While the American occupation because free press

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While thefirst newspaper began circulating in Haiti in 1724 during the French colonial days, the independent country’s mass media history began almost century later in 1804. During the 19th century more media outlets began to proliferate in this now independent county. However, all this changed during the American occupation because free press in Haiti was stifled. From 1913-1934 the Americans passed laws to regulate the press sector and even jailed outspoken journalists like Georges Petit.Then, in the late l930’s started the era of broadcast radio with the emergence of the transistor radio which made its way into the isolated villages (“The Mass Media”).

It was brought by Protestants who wanted a more efficient way to spread the gospel. The Protestants and Roman Catholics soon began running their own radio stations which they used for both proselytizing and influencing political viewpoints of Haitians on a national scale (“The Mass Media”). As mass media began to grow in Haiti, political messages were further able to spread throughout the country. Sometimes for good and sometimes for bad.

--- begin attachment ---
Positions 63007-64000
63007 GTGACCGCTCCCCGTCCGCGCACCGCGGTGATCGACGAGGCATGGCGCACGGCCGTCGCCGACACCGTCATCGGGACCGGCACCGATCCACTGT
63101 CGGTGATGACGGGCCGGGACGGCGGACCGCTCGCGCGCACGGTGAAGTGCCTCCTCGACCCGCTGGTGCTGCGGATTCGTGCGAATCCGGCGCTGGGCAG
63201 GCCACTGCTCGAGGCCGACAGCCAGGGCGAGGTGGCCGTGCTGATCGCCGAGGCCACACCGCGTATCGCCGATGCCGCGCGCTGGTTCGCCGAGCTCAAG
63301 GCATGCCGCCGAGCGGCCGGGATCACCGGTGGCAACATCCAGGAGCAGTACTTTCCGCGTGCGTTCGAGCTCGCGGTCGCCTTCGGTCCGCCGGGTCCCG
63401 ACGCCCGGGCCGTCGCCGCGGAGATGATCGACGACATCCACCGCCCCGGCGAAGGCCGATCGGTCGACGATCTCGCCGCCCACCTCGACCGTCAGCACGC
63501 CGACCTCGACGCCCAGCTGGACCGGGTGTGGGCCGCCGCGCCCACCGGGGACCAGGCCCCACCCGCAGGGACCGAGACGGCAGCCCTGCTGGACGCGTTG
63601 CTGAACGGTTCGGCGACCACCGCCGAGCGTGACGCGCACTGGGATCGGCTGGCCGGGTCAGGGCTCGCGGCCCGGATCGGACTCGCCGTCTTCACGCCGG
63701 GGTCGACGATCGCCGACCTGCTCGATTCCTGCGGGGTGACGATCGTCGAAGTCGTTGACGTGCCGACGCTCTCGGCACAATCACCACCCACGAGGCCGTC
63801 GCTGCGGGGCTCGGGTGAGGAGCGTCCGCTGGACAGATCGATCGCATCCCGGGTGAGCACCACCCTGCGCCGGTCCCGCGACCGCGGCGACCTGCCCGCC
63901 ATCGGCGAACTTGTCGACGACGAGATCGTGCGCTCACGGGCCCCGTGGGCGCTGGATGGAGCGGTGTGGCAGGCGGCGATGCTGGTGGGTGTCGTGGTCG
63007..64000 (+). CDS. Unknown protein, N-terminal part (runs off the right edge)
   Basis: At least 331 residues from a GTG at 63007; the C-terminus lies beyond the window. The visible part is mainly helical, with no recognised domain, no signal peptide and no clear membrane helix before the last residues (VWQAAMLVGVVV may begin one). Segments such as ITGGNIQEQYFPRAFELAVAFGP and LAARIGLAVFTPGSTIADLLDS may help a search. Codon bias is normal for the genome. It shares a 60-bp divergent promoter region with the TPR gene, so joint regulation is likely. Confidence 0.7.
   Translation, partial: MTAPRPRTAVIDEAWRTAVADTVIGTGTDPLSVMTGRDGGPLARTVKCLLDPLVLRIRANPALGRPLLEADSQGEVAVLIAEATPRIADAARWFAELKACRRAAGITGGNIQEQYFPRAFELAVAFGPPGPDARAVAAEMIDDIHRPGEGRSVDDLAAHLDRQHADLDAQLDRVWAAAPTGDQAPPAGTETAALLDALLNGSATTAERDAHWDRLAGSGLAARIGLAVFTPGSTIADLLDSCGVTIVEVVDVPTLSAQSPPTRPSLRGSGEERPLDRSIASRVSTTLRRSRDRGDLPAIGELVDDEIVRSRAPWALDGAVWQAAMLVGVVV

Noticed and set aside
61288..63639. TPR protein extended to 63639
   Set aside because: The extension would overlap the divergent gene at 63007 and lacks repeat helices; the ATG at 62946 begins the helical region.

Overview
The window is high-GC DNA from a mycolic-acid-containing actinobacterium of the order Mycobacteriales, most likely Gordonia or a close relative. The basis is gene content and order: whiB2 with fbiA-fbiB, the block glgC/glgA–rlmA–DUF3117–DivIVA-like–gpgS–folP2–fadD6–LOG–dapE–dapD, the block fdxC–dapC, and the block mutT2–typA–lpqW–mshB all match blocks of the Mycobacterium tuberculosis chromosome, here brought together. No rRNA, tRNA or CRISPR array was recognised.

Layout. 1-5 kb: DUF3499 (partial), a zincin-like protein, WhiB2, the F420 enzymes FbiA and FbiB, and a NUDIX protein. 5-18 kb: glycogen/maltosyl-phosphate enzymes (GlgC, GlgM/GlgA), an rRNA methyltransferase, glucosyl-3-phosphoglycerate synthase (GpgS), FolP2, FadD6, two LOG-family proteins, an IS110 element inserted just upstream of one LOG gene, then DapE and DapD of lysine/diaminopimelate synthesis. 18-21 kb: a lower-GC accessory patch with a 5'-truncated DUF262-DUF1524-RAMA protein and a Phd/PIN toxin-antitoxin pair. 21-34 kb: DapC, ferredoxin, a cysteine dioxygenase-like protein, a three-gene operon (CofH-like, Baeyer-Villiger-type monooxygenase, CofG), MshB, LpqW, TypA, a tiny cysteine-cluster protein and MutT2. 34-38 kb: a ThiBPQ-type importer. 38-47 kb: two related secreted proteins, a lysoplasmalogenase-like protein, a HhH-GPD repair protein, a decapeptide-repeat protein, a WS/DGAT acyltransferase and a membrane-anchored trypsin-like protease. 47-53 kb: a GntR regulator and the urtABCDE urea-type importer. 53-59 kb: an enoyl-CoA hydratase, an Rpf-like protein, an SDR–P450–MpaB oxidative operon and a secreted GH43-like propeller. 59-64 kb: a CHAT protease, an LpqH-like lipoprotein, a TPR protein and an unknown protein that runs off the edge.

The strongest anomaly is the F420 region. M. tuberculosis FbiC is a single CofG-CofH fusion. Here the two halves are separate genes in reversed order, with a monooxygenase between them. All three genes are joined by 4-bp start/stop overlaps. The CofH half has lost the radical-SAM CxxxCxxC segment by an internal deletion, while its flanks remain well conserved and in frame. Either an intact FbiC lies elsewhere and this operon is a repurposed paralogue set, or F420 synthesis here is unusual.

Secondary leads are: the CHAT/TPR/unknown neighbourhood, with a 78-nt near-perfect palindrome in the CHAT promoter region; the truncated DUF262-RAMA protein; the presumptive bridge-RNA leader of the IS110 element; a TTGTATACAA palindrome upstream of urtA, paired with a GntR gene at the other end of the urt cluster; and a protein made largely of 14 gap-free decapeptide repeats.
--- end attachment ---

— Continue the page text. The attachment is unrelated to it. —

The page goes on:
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Like the Americans before him, Jean-Claude Duvalier tried to censor the media and limit what type of information was given to the masses. Thus began a great struggle between free press and government censorship in Haiti. The only time that there was somewhat of a truce between the government and mass media was during Jean-Betrand Aristide’s time in office which was unfortunately cut short by a military coup and the opportunity for free media was veritable squelched with Aristide’s removal in 1991.By the late 1980’s there were about twenty-four radio stations broadcasting in Haiti, most in the nation’s capital Port-au-Prince (“The Mass Media”). There were also several newspapers and other journals published on a regular basis. However, the 1980’s was a turbulent time for independent journalists and free press because of Jean-Claude Duvalie…


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